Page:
There appears to be a parallel between the killings in the “Squid Games” series and Duterte’s war on drugs, especially when it was carried out in the first six months after he was elected as president in 2016.
The attrition was horrendous. More than 100 drug users and peddlers, including innocent bystanders, were killed every week in the capital and adjacent provinces, like Bulacan, Cavite, Rizal and Laguna.
The number of people who died from the coronavirus disease (Covid-19) in the first six months of the pandemic paled in comparison to Duterte’s brutal and bloody campaign to eradicate illegal drugs.
Duterte’s meteoric rise to the presidency was fueled by his campaign promise to end corruption and crime, driven by the drug problem, in only six months.
More than five years into office, he has failed to end corruption and the drug menace. Corruption has even worsened as senators have uncovered billions of pesos in medical supply contracts awarded to an undercapitalized company, which was set up only less than a year before the coronavirus outbreak.
The government agency that awarded the deals to Pharmally Pharmaceuticals Corp., the Procurement Service of the Department of Budget and Management (PS-DBM), ignored all red flags and hastily accepted deliveries of face masks even before a purchase order was issued.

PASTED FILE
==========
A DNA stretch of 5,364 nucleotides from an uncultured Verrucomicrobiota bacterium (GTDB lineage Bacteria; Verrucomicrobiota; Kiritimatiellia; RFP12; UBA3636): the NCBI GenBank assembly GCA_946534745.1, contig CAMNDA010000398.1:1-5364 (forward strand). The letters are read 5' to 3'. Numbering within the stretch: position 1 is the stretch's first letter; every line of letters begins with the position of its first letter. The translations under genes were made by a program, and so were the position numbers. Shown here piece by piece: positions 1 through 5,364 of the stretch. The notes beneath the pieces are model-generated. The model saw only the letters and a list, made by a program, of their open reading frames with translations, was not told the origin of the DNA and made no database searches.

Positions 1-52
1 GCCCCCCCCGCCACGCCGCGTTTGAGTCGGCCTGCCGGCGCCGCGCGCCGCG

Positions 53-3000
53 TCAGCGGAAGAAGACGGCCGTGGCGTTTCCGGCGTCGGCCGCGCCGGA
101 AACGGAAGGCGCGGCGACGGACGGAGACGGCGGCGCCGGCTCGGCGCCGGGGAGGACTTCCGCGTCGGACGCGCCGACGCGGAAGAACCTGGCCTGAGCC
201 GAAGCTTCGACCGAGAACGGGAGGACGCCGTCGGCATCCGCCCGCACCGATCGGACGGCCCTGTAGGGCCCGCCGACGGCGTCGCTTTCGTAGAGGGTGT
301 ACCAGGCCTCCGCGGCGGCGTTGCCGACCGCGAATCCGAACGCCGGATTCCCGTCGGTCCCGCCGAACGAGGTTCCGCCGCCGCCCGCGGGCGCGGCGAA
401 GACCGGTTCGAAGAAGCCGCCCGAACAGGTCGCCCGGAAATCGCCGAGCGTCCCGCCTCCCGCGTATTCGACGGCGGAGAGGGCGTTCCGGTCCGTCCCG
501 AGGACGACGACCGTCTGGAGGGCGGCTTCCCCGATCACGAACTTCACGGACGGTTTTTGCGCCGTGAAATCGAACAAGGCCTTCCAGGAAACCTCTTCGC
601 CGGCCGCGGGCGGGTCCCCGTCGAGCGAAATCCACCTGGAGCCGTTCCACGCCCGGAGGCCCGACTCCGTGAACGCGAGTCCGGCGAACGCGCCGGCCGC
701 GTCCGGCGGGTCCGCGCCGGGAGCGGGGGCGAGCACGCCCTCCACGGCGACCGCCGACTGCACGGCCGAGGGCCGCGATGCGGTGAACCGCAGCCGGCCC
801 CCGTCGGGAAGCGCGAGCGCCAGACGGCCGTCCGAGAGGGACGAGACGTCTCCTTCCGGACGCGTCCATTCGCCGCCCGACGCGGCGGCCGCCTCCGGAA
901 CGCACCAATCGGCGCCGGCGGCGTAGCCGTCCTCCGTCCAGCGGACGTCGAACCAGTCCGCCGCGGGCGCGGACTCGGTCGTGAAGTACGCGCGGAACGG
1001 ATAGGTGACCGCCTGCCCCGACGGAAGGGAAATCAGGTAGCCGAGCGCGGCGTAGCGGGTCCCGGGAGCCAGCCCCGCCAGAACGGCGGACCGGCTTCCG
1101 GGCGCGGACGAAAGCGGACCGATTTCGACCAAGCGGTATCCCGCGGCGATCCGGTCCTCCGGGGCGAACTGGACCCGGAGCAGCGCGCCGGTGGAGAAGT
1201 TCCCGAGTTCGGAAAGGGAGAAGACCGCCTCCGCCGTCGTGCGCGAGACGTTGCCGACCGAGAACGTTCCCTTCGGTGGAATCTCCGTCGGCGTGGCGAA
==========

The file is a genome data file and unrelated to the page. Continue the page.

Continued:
Apart from a capitalization of less than a million pesos, the company controlled by Davao City-based Chinese businessmen had no track record of doing business with the government. It turned out Pharmally was only a sales agent because it had no factory producing face masks, face shields, personal protective equipment and test kits. It had no logistics network.
It made profit by marking up the cost of the medical products it had bought from another dealer, which inflated the price of the supplies by more than 100 percent.
Filipino manufacturers sold the same face masks at P13 a piece but Pharmally’s Chinese dealers sold it at more than P27 a piece.
Instead of ordering an investigation into the supply contract, Duterte defended the deal, attempting to stop the Senate Blue Ribbon Committee inquiry and enlisting the rubber stamp House of Representatives’ support to discredit the senators.